Gurugram-based DOT provides logistic services using electric vehicle fleet
Founder Vineet J Mehra says DOT’s swappable battery system eliminates range anxiety
Companies such as Amazon, Grofers, Swiggy, Walmart are among its clients
For the past few years, India has been battling with higher air pollution, and there’s increased pressure from the global community on India’s increasing population to cut down reliance on fossil fuels. The switch to renewable energy is happening, but at the same time, high pollution rates mean Gurugram is the most polluted city and Delhi the most polluted capital in the world. A major contributor to this growing pollution is vehicular emissions, especially as millions of Indians start using the convenience of online shopping and deliveries.
As internet penetration continues to grow in India, the ecommerce sector has recorded a massive boom, and in order to support this growth, the logistics sector plays a key role to make sure deliveries reach customers on time. However, that has also led to more and more vehicles plying the road, which contributes greatly in increasing emissions. Besides emissions, these traditional petrol or diesel vehicles also eat into non-renewable sources and that’s certainly not feasible in the long run.
To sustain growth in an eco-friendly manner, Indian companies have to adopt electric vehicles for business and public use-cases. While India is aiming to achieve deeper penetration of electric vehicles by 2030, one of the major roadblocks is the lack of a robust charging infrastructure, which adds to “range anxiety” among business customers.
That’s what DOT founder Vineet J Mehra wanted to change. DOT provides first and last mile logistics solution only through a fleet of electric vehicles. Mehra said one of the ways he overcame the fears a typical e-vehicle business might have by thinking about doing “what is right”.
“We really wanted to create a sustainable company for the future, that really cares about the environment, considering the responsibilities and limitations of a company entering into the logistics space,” said Mehra.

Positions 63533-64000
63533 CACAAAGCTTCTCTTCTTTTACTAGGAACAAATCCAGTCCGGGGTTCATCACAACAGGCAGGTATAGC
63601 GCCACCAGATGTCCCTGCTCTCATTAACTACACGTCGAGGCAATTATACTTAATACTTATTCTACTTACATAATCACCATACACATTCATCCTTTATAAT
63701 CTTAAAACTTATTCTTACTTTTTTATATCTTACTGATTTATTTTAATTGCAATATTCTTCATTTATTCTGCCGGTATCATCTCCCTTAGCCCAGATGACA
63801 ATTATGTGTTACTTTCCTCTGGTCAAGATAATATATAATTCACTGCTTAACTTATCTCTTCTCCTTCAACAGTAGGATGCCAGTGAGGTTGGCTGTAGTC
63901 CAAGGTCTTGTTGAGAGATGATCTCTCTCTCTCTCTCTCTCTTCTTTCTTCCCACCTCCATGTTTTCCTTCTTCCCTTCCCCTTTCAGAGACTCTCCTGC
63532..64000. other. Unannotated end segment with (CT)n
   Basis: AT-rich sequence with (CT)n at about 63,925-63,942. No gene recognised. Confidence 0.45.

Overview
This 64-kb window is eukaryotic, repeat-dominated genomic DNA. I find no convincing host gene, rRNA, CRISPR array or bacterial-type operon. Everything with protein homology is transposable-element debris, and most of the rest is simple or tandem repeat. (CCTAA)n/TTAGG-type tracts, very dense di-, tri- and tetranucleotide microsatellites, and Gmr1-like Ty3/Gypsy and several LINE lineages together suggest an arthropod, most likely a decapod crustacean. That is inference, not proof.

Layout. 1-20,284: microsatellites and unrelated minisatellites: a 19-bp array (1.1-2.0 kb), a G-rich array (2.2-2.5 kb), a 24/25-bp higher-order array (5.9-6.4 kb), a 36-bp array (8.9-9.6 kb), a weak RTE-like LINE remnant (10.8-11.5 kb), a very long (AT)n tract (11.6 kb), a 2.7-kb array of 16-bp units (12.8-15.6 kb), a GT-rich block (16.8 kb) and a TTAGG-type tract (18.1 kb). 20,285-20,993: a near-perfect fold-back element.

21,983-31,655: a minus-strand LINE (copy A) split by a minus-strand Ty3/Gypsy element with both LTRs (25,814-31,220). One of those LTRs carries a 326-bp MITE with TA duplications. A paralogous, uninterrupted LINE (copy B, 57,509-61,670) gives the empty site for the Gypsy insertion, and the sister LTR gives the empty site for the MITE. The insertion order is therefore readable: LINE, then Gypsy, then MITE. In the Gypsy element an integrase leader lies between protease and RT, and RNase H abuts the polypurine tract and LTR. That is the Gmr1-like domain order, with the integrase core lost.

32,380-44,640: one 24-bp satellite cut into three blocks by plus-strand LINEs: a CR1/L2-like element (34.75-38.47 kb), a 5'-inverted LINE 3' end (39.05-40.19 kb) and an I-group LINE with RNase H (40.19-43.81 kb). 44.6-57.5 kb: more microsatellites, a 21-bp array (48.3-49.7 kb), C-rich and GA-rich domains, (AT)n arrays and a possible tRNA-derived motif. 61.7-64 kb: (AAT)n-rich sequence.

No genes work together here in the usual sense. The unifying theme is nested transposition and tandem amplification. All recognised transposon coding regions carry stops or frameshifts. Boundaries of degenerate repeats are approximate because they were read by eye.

Believing In Doing “What Is Right”
Mehra told us DOT or ‘Go With DOT’ was founded to provide eco-friendly and sustainable solutions for the logistical needs of individuals and organizations. It offers first and last mile delivery services using its fleet of e-cargo vans and electric bikes.
The startup currently caters to the ecommerce, food and merchandise segments. It counts companies such as Walmart, Aramex, Amazon, Grofers, Blue Dart, DHL, Lenskart, Swiggy, Faasos, Nature’s Basket, McDonald’s as its client partners. DOT has operations in over 22 cities including Delhi-NCR, Mumbai, Chennai, Pune, Lucknow, Chandigarh, Raipur, Jhansi, Meerut, Haridwar and Bengaluru.
Using a proprietary mobile platform to connect riders and clients, DOT offers seamless connectivity for clients to order rides or pick-ups at any given time in the day. The company operates on a paid per kilometre model where the price per kilometre has been fixed for the vehicles.
While speaking with Inc42, Mehra explained that one of the reasons that led him to launch his startup was believing in doing the right thing. His vision was to build a sustainable logistic solution, which is extremely crucial as shopping and commerce move online.
Electric Vehicles Growth Hampered By Policy?
India is at a nascent state in the electric vehicle segment due to lower rates of electric production in the country due to less availability of electric vehicle parts, motors, and lithium-ion batteries. The central government is looking to push the demand by focusing on using EV for public and commercial transportation purposes.
Mehra added that the fleet which mainly consists of two and three wheelers operate for almost 18-20 hours per day, which is commendable given that businesses often complain about how electric vehicles are not feasible for scaled-up operations. To deal with charging infrastructure issues, Mehra explained that chargers have been installed by both DOT and its clients for the fleet. Further, the vehicles are also equipped with spare batteries which can be swapped once the existing one loses charge.